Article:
EMBRACE was funded by a Kickstarter campaign launched in mid 2014 with over eight thousand backers. To have funded, filmed, produced and released a film in just two years is no mean feat. Brumfitt has assembled an accomplished and talented production team to help her bring EMBRACE to life and it shows. EMBRACE doesn’t feel like it’s been hastily flung together as films often do when they are made to tight deadlines and even tighter budgets. It is smooth, polished and something all the Kickstarter backers should be pleased to be involved with. Whether the crowd funding model will lead to real box office returns remains to be seen with many of these films struggling to find a wide release to date. With the Kickstarter trailer seen by over nine million people in less than two weeks could EMBRACE be set to break out?
The potential reach of EMBRACE could, however, be held back by the Australian Classification Board’s decision to classify it MA15+. With teenagers and particularly teenage girls being a core audience for the film this decision seriously hampers the opportunity for EMBRACE to get the message out. On top of this the MA15+ means the trailer can’t be shown before most films with a similar target audience. This isn’t the first time the Classification Board’s treatment of nudity has been questioned and it is worth noting the view taken globally differs with New Zealand originally ruling it exempt from classification as an educational film. Bizarrely New Zealand’s classification system is partly based on ‘borrowing’ ratings from Australia and the UK so this has since been revised but EMBRACE still remains accessible to younger viewers.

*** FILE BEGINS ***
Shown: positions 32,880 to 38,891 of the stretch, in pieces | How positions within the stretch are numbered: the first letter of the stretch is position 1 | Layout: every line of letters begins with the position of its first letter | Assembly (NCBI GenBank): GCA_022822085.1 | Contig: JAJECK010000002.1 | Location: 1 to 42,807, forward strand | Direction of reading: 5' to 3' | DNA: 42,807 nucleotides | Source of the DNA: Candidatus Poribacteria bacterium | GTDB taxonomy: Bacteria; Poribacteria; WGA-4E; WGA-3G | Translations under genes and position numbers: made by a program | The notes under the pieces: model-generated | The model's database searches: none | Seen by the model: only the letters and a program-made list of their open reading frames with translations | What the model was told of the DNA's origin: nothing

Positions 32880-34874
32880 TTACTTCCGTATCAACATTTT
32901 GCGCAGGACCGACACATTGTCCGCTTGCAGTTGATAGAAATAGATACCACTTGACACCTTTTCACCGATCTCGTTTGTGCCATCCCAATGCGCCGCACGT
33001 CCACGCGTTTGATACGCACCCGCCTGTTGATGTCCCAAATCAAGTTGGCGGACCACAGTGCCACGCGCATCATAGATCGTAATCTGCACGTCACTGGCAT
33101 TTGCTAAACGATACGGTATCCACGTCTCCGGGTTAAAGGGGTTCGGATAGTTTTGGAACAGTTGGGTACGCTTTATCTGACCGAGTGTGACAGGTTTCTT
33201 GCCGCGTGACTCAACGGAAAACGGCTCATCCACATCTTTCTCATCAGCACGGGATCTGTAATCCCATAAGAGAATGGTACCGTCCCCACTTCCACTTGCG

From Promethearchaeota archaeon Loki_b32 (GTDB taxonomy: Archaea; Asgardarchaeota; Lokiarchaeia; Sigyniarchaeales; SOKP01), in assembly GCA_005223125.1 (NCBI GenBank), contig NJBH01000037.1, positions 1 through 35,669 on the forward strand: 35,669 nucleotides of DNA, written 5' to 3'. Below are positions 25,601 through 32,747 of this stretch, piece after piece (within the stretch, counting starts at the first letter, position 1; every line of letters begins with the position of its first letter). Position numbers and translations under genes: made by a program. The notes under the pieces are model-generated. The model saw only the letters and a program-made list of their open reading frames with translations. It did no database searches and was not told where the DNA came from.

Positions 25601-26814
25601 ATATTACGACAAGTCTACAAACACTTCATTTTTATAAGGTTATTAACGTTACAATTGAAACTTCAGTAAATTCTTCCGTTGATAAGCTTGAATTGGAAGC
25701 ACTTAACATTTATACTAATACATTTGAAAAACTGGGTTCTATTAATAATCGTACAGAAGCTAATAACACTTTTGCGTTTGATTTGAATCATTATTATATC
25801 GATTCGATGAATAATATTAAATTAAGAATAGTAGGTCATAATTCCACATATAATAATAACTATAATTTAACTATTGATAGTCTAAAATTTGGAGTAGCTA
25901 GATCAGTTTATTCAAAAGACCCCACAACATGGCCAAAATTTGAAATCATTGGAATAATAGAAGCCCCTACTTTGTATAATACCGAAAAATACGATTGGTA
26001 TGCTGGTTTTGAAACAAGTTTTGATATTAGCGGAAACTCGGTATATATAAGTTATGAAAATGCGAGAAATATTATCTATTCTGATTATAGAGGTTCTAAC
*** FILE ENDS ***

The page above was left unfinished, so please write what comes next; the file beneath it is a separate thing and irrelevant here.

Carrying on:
Despite the challenges it faces EMBRACE remains a well made documentary which has found a likeable, funny and insightful hero in Brumfitt. What really stands out is her passion for this subject as it comes through in her narration and her easy empathetic interviewing style making it one to watch for a fresh perspective on body image in the media.
EMBRACE IS SCREENING NOW AT THE FOLLOWING CINEMAS:
NSW: Palace Verona & Norton St, Dendy Newtown
ACT: Palace Electric
VIC: Palace Balwyn, Brighton Bay, Como & Kino, Cinema Nova
QLD: Palace Centro & Barracks
SA: Palace Nova Eastend
WA: Luna Leederville
Having always loved stories one of Kernel Kate’s most frequent childhood memories was her parents telling her in the early hours that it was way too late to still be reading and to go to sleep, but she would always sneak in the end of the chapter. Her love of stories led to a career in movies as well as remaining an avid reader of everything from novels to academic papers and junk mail. She makes a perfect reading machine fit to the Salty Cob.
** All images courtesy of various sources on Google or direct from the publisher or distributor – credit has been given to photographers where known – images will be removed on request.